A text by Josée Belisle, accompanied by excerpts from interviews with the artist

 L'oeuvre au Noir or the Passages of Shadow

Josée Belisle was curator of the Musée d'art contemporain de Montréal's permanent collection from 1988 to 2015. This text was published for the exhibition Roland Poulin, presented at the MACM from November 5, 1999 to March 26, 2000.

For the past 30 years, Roland Poulin has shaken up the established order of sculpture and proposed, in response to the existential chaos, formal passages in which the private, the tragic and an eloquent resistance coexist. His sculptures and drawings probe the depths of reconstructed spaces, in which reality and appearance, the idea of the object and the infinite rigour of its formation, come together.

Throughout an exacting, unyielding artistic practice, he has questioned the specific properties of an approach rooted simultaneously in a knowledge of tradition and a reassessment of its abandonment by modernism. "What Poulin calls his wish to produce 'difficult objects' refers to those objects of representation uniting the perceptual results on reality of different observation points, which are therefore impossible to 'perceive' at the same time, but which produce mnemonic images that must be interrelated in the construction of a system of representation" (Fernande St-Martin). The primordial, temporal dimension of human experience underlies and validates the work. Concise, dense and minimal, the formas offered to our gaze reveal themselves and take on meaning in the alternation between void (original, absolute) and solid (transformed matter).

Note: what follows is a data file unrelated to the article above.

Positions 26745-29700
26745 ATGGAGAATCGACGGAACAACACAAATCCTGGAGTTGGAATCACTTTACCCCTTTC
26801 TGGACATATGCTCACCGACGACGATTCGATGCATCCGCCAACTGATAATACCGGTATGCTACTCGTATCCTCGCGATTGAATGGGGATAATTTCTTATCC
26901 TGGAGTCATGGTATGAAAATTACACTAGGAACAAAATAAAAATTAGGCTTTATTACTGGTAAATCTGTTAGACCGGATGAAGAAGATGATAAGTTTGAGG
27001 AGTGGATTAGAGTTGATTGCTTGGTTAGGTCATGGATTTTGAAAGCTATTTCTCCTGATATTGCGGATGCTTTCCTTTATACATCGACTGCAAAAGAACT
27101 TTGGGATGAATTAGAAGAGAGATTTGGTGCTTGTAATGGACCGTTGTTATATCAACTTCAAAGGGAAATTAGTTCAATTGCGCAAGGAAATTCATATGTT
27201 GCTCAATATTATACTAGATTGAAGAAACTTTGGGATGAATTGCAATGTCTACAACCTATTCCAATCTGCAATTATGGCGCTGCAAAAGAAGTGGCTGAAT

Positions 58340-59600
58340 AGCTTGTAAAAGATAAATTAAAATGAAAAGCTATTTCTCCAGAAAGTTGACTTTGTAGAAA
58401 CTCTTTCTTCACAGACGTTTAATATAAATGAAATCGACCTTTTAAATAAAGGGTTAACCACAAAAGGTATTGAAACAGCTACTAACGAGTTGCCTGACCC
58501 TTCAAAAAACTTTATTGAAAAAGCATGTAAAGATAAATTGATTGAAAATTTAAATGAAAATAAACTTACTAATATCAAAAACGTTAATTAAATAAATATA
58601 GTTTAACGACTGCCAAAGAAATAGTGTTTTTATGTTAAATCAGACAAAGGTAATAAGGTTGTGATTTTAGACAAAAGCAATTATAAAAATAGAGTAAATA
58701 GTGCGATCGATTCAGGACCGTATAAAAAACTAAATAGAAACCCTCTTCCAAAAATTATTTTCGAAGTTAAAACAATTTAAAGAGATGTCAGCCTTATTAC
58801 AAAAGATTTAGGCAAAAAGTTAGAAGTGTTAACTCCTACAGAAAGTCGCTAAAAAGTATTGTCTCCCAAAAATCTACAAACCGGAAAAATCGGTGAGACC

For me, meaning never comes before experience. I am not interested in offering viewers an experience in which they are subdued by the work because they are outmatched by its scale: the work is on their scale. They can participate, experience these sculptures, stop, and be in a state of attention or active contemplation while moving around the object. It has been said of my sculptures: “They are slow sculptures”. They don’t come to us; we have to go to them, we have to experience them. It’s a temporal experience, one that takes place over time and appeals to all the senses.

These remarks by Roland Poulin are excerpts from interviews with the artist during the preparation of the MACM exhibition.

 © Roland Poulin 2017. All rights reserved.